Career certifications at work
One business helping hiring students directly from high school is Whitaker Construction in Midvale, Utah. Whitaker fills entry-level positions with high school students that have career skills certificates and an interest in construction.
Whitaker knows the type of employees it needs, those who enjoy working with their hands and being outside. And the company gives preference to applicants who’ve earned certifications in architecture and construction trades.
“We have everything in our careers from entry-level laborers, so a kid walking right out of high school could walk in and get a job, and we’ll provide all the training and build them up. From a laborer, they would go either to a pipe fuser or pipe layer or pipefitter. They would then graduate to a heavy equipment operator, and we would help them along with all of their training,” said Jake Hinckley, director of workforce development and training for Whitaker Construction.
Pathway two: Post-secondary schooling
For students meant for careers that do require a college degree, post-secondary schooling is the right pathway. Still:
- 30% of college first-year students drop out before their sophomore year
- 40% drop out as undergraduates
- 80% change their major at least once
For students who drop out or change majors, the added costs of post-secondary education add up.
And even for students bound for college, preparing for the workforce isn’t a clear-cut path. They too need to understand their destination, so they have confidence going into college — or in high school — in the path they’re on.
Connecting industry to students matters too
While education is key to preparing students for work. Industry needs to play a role as well.
Connecting industry leaders to high school students who’ve uncovered their natural talents and potentially earned certifications in specific Career Clusters is critical. It’s not enough for industry to sit and wait for skilled candidates to come to them.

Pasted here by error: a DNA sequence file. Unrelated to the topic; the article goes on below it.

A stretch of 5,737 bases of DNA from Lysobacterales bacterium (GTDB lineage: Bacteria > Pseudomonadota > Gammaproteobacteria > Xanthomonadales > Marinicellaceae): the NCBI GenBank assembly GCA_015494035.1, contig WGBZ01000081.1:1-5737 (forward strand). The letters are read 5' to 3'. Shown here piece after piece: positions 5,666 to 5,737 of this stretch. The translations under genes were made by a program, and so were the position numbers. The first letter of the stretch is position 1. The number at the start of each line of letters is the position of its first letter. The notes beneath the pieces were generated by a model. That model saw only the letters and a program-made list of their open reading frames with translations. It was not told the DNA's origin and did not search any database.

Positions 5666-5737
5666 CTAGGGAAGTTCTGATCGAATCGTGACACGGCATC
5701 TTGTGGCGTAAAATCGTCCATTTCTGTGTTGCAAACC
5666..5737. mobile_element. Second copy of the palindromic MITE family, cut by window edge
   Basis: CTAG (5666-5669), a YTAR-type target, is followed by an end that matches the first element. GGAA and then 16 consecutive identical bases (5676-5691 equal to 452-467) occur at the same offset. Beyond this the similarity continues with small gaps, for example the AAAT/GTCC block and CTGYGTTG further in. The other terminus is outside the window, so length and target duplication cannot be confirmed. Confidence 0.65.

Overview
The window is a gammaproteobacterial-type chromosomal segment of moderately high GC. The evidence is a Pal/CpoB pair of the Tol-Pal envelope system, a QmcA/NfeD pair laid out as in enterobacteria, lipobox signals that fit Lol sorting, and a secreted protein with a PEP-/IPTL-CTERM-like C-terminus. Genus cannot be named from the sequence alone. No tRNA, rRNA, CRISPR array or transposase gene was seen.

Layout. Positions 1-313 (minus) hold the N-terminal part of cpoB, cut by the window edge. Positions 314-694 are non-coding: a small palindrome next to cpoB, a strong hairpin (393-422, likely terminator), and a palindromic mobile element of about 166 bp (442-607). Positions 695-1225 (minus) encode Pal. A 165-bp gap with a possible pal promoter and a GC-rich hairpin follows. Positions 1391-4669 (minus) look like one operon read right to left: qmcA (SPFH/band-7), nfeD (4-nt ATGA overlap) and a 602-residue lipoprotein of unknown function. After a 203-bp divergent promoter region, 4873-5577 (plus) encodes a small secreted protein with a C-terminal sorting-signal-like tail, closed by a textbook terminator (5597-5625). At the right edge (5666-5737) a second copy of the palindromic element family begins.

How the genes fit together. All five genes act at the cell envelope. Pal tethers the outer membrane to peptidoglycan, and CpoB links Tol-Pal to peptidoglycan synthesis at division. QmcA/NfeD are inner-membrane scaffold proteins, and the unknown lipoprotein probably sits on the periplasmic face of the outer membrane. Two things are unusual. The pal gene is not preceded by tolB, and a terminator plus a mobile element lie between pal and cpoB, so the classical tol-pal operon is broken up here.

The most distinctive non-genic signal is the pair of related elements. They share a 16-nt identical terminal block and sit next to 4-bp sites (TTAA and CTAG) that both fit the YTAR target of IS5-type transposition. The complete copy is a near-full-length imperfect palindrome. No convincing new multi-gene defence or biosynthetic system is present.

A staggering 60% of employers say the limited supply of talent is their top business challenge.
Industry leaders can influence their future talent pipelines by helping guide students to the right skills and getting in front of students at an early age.
Industry knows the talents needed in future jobs. They can help guide a skilled workforce by helping create the standards used for certifications exams in CTE programs, such as those used by Precision Exams by YouScience.
Employers can also connect with students while they’re still in school. Employers can get in front of their future talent pipelines on social media and with tools such as Employer Connections in the YouScience Platform. Employer Connections shows students employers based on the aptitudes uncovered in YouScience Discovery as well as by certifications they’ve earned.
Business can take advantage of career fairs at high schools and other programs, such as pre-apprenticeships, internships, and on-the-job training (OJT) opportunities as well.
Preparing students for the workforce takes both education and industry
Preparing students for the workforce may mean college or it may not. Regardless of the pathway students follow, ensuring they’re engaged and see value in what they’re learning is critical. So is ensuring they know all their options and are exposed to roles they’re naturally wired to do well, not just roles they see on TV or in movies.
Preparing students takes a community — one that includes educators and industry. Encouraging industry to connect with education by offering visibility, internships and training to students bridges the skills gap and creates a pool of qualified talent.
It gives students a chance who otherwise may feel there isn’t one. And that can change the world.
To find out whether your aptitude for spatial visualization makes you the next Tony Stark, or another job that will make you just as successful, try Discovery for yourself.
Talk to us how the unique YouScience Platform is revolutionizing how individuals, education, and industries connect and succeed.